e360.yale.edu 14th January 2011
Quoted from source:
‘The U.S. Environmental Protection Agency (EPA) has revoked a permit for a large mountaintop removal mining project in West Virginia, saying it would use “destructive and unsustainable mining practices” that would threaten the health and water supplies of the surrounding Appalachian communities. While the EPA said mining projects elsewhere in the state could continue, agency officials rescinded a permit under the Clean Water Act for Arch Coal’s proposed 2,300-acre Spruce Mine operation in Logan County, a controversial project that would dump mining debris into more than 7 miles of rivers. The decision could affect dozens of other mountaintop removal mining projects, in which companies blast off the tops of mountains to get at the coal seams below. Across Appalachia, the practice has buried more than 2,000 miles of streams and damaged more than a million acres of forest. Peter Silva, EPA’s assistant administrator for water, said, “We have a responsibility to protect water quality and safeguard the people who rely on clean water.”’
To watch e360′s documentary on the subject click here.
www.latimes.com 8th January 2011
Quoted from source:
‘Julia “Judy” Bonds, a West Virginia environmental activist who garnered national attention for her homespun opposition to mountaintop removal coal mining, has died, the environmental group Coal River Mountain Watch said. She was 58 and had cancer. Bonds, executive director of Coal River Mountain Watch, died Monday evening at a hospital in Charleston, W.Va. A descendant of generations of West Virginia coal miners, Bonds became known as a passionate and fearless opponent of mountaintop removal mining that she blamed for devastating the environment and the lives of coalfield residents. The mining practice involves blasting and scraping away mountaintops to expose multiple layers of coal. In 2003, Bonds won the $150,000 Goldman Environmental Prize for her activism. The international prize is awarded annually to one person each from Africa, Asia, Europe, island nations and North, South and Central America.’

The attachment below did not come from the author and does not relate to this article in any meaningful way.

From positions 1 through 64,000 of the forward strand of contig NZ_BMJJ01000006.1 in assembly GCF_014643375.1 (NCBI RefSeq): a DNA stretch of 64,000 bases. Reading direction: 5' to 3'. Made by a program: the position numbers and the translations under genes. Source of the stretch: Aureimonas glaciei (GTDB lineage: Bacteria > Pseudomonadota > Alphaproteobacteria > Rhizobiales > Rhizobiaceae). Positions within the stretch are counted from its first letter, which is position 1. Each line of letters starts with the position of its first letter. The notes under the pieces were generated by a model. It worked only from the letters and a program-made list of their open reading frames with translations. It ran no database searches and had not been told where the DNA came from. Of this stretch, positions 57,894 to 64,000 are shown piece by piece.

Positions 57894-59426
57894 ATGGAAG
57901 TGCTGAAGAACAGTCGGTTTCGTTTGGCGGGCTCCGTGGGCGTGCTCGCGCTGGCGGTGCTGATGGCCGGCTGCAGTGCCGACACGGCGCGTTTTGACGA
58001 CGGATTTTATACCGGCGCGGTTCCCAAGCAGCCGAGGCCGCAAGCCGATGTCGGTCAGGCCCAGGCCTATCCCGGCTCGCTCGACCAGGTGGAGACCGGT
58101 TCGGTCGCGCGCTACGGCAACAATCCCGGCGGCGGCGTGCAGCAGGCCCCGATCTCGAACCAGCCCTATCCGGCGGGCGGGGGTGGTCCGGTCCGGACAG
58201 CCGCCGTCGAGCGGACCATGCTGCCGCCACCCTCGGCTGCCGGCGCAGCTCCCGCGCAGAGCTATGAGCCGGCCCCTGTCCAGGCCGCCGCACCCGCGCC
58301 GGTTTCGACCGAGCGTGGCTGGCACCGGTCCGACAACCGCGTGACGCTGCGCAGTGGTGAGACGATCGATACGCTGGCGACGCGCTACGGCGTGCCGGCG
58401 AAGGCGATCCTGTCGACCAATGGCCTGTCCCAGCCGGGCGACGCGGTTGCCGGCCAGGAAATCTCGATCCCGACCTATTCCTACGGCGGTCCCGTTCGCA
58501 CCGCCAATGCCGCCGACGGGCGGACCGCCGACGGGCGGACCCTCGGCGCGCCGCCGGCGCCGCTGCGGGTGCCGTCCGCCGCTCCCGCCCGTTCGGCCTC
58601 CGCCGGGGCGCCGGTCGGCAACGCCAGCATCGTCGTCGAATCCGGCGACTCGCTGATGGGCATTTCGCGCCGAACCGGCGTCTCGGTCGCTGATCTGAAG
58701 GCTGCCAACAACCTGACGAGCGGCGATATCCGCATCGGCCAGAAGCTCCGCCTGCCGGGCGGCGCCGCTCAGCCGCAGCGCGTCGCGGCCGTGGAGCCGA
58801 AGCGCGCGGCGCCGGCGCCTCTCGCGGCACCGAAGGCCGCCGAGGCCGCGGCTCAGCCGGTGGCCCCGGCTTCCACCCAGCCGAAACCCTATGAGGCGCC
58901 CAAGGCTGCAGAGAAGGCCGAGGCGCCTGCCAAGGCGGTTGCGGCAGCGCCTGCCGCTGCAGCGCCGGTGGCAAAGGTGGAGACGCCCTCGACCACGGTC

www.nytimes.com 6th January 2011
The new Republican governor of New Mexico, Susana Martinez, has scrapped two environmental laws claiming they were ‘burdensome for industry and harmful to the state’s economy’. One of these laws required 3% annual cuts to state greenhouse gas emissions and the other aimed to regulate the discharge of waste from dairies in the southern part of the state. Governor Martinez, who received thousands of dollars from oil and gas interests, does not believe that ‘science has clearly established a link between climate change and human activity’. She also dismissed most of the members of the state’s Environmental Improvement Board claiming: “Unfortunately, the majority of E.I.B. members have made it clear that they are more interested in advancing political ideology than implementing common-sense policies that balance economic growth with responsible stewardship.” Some have claimed that her actions, both in scrapping the laws and firing the EIB members, is illegal. Governor Martinez’s actions goes against the current trend in southwestern US states as governors in California and Arizona are firmly backing cleaner sources of energy.
www.guardian.co.uk 3rd January 2011
The most comprehensive study to have ever been carried out on bee populations in the USA has come to a finish, and with startling results. The research team from the University of Illinois found that the ‘the abundance of four common species of bumblebees in the US has dropped by 96% in just the past few decades’. The reduced size of the bee populations means inbreeding and disease are likely to effect the remaining insects. Bees are essential for the pollination of 90% of the world’s commercial plants including coffee, soya beans, and cotton. Bumblebees are important in the US particularly for the pollination of tomato and berry plants ‘thanks to their large body size, long tongues, and high-frequency buzzing, which helps release pollen from flowers’. No single reason has been attributed to the bee decline although new diseases, changing habitats, and the increased use of fertilisers have all been cited.